June 26, 2012

Digital Winter


Digital Winter
by Mark Hitchcock and Alton Gansky
publisher Harvest House
to be published August 2012
source:  NetGalley

Description from Goodreads:  a suspenseful and fast-moving story of life after a massive cyber attack.
Twenty-two-year-old savant Donny Elton can't tie his shoes, but his computer skills are unsurpassed. Egged on by a shadowy figure only he can see and hear, Donny creates an evolving computer virus that knocks out satellites, power grids, and communication systems. The world is thrown back into a lifestyle it hasn't known for a hundred years.

My perspectives:  Initially I was disappointed that the whole book didn't focus on Donny, the savant.    But then, if it had, we wouldn't have seen how the rest of the nation and the world was affected by the cyberattack.   Other characters we meet are:
  • Donny's father Stanley lives in a $3.5 million dollar condo and works for OPM Accounting (OPM stands for Other People's Money)
  • Dr. Roni Matisse works in a hospital in Washington, D.C.  
  • Her husband is Colonel Matisse who specializes in cyber security and is stationed at USCYBERCOM in Fort Meade. 
  • Plus many more minor characters.
The lights flicker, the lights go out, they come back on.  Finally all power goes off around the world.  Automobiles and planes are affected.   The world is DARK.   Is this an act of terrorism?  But it is impossible to control 100% of the power grids at the same time.  Colonel Matisse  is called to an underground site where the US government officials go in times of dire emergency.  Dr. Matisse has to perform surgery without electricity. 

Dystopia fiction is one of my favorite genres, however I had never read end-times novels until this one.   Some characters in the novel are Christian, some are non-believers.  I came to care for most of the characters and couldn't put this book down until the very end  and I plan to search for others by the authors.

Sidenote:   way back in the mid-1970's I discovered a short story The Waveries written in 1945 by Fredric Brown.   Some "aliens" eat all electrical and radio waves.  The humans in that time era (1950's) have to go back to the way they lived 50 years before.  Horses become valuable again.   Every time a lightning storm causes the power to go out, I think of The Waveries.    It is my top favorite short story, no longer available free on the Internet, alas.  However it is in several anthologies.   Therefore, I was interested to compare this short story written in 1945 with Digital Winter written almost 70 years later.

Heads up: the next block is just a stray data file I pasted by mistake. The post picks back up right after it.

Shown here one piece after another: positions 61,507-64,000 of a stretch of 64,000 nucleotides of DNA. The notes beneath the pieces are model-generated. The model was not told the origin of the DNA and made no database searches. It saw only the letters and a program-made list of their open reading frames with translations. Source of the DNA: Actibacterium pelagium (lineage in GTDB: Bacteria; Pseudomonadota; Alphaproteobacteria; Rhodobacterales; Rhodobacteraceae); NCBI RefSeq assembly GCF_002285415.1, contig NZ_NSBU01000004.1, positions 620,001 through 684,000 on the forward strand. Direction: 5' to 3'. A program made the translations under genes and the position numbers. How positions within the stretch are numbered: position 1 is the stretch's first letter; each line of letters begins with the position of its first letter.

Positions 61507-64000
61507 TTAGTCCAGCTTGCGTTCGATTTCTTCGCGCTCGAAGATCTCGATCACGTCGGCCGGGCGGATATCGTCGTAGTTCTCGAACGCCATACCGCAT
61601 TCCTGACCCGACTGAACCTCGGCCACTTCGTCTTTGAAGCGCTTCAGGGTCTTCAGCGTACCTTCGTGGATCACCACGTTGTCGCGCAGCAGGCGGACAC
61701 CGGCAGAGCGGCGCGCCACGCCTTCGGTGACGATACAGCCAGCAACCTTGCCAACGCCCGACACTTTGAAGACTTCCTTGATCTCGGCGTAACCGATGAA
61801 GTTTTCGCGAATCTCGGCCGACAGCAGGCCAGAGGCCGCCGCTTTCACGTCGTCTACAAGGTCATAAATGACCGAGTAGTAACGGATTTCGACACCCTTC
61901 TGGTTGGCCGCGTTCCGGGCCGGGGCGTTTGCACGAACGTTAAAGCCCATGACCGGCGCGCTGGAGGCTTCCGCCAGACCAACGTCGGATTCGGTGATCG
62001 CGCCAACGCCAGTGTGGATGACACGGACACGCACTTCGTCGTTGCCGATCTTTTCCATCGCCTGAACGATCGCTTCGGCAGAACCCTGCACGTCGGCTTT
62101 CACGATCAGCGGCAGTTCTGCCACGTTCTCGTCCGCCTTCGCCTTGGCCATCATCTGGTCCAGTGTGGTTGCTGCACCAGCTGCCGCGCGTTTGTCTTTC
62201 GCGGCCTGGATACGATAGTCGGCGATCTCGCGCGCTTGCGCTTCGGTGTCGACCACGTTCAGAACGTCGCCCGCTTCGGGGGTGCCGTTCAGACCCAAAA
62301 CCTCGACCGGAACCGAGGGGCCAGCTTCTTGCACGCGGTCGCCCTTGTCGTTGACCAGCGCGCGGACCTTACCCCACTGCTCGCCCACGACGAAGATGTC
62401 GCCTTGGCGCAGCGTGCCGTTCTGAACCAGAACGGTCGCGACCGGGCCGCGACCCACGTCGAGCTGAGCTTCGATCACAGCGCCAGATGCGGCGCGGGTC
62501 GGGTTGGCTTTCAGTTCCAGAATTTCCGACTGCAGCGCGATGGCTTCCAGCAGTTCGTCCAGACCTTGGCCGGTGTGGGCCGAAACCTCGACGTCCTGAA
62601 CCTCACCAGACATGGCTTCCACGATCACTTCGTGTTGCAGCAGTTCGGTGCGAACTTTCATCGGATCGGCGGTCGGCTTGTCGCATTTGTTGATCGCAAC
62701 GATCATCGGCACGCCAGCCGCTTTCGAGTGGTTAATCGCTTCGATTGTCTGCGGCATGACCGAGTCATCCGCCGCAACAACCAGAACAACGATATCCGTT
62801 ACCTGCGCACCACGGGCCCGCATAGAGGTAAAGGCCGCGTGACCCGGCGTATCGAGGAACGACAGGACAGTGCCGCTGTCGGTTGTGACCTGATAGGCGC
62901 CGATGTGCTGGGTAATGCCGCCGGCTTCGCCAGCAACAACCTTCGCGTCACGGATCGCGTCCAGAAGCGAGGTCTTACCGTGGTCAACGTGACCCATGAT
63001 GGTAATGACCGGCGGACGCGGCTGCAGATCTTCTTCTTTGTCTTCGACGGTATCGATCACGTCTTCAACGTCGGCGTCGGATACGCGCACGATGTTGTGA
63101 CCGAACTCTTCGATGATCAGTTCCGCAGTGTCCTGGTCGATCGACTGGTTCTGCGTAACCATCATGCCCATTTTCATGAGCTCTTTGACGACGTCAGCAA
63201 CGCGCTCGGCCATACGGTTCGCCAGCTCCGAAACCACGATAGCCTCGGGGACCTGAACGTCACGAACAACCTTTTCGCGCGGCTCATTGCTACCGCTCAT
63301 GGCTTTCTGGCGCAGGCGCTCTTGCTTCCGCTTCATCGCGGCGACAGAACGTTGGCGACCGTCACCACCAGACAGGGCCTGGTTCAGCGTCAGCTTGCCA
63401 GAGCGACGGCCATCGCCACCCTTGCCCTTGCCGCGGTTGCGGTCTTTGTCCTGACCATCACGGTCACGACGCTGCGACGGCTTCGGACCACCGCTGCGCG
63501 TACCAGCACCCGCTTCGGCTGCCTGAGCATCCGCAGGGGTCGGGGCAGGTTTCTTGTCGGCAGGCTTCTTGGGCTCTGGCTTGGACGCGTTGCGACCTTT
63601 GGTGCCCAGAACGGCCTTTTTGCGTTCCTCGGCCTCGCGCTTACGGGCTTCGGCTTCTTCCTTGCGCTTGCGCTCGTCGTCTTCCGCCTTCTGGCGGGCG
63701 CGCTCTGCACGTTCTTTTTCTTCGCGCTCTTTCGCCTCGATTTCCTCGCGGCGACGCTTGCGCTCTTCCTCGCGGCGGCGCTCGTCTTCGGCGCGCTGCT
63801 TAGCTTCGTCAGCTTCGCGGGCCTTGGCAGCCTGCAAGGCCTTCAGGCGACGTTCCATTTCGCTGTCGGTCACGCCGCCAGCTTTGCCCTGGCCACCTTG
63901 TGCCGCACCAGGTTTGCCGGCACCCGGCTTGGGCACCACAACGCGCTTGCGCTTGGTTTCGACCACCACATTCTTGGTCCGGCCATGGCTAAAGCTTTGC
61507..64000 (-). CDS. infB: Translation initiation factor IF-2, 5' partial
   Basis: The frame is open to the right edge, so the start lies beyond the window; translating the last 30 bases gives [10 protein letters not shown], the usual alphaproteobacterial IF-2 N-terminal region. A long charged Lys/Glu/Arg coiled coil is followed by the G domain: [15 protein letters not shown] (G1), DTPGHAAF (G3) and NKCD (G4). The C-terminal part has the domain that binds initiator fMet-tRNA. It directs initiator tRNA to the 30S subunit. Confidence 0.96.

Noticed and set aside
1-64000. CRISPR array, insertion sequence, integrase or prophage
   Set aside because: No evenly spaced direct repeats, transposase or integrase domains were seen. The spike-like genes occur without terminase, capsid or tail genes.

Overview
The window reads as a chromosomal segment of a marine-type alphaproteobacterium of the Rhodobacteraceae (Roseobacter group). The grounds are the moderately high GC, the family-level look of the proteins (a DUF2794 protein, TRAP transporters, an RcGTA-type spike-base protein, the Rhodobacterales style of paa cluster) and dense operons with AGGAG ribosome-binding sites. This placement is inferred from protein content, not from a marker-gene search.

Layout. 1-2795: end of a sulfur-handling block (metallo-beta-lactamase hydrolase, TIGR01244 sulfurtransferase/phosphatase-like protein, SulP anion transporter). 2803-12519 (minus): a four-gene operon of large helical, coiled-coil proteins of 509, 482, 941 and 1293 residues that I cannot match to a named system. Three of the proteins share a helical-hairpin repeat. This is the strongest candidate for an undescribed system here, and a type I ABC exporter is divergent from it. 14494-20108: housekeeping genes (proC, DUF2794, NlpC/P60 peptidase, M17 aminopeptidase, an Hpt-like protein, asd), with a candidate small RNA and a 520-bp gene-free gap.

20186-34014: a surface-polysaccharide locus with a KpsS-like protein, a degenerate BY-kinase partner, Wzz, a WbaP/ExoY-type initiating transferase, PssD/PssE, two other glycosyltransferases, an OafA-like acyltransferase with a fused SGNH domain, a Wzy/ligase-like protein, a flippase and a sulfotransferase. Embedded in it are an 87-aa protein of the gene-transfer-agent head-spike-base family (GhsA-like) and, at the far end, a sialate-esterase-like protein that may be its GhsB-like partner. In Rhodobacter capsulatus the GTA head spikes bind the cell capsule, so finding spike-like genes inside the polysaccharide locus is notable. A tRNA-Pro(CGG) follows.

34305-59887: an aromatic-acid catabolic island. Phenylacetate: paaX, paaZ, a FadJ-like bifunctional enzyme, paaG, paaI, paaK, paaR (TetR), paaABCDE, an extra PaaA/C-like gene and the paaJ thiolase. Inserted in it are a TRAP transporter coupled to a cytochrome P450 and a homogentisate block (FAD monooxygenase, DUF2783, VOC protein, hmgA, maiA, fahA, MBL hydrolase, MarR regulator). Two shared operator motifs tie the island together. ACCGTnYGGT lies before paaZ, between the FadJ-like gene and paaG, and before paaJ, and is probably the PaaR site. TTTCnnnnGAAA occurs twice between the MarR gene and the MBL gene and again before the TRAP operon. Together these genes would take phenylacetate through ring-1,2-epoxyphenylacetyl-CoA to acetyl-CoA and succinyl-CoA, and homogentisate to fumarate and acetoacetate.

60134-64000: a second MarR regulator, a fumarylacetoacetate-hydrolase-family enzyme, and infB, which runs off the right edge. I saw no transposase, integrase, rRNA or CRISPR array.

June 2, 2012

The Age of Miracles

The Age of Miracles
author:  Karen Thompson Walker
publishing date June 2012
publisher Random House
source:  NetGalley

Have you ever said, "I need more time in the day?"
I have, especially when deadlines loom.
Be careful what you wish for, you might get it.

The Age of Miracles opens with people not noticing the extra time in their day.   Some night-workers did, but they thought it was because of the loneliness and darkness.  At the beginning, the disaster was invisible.

Then it is announced on television ---  the days had grown by 56 minutes.   Panic in the world ensues.  Time to stock up.   Or move. 

Our narrator, Julia, is only eleven years old.  She states "we kids were not as afraid as we should have been.  We were too young."  She describes her parents' reactions -- mother pours more Scotch, dad goes to work delivering babies. 

The world changes, not just the people.   Climate, animals, plants are affected.     People divide into two camps:  those who live in 24-hour-time according to the clock and those who behave according to day-and-dark.  Rarely the twain shall meet.

Julia grows.  She has a crush on a boy at the school bus stop.  She enters middle school, "the age of miracles," a time of change, when kids shot up and regarded their parents differently.  Her life is slow-moving, which is true for kids that age -- we know time drags for kids (as opposed to us older people).   Because of the Slowing of Time,  her narration is perfect.

Highly recommended.    Unusual to read dystopia in the eyes of a 11-year-old.   Poignant.  I would have loved to read more.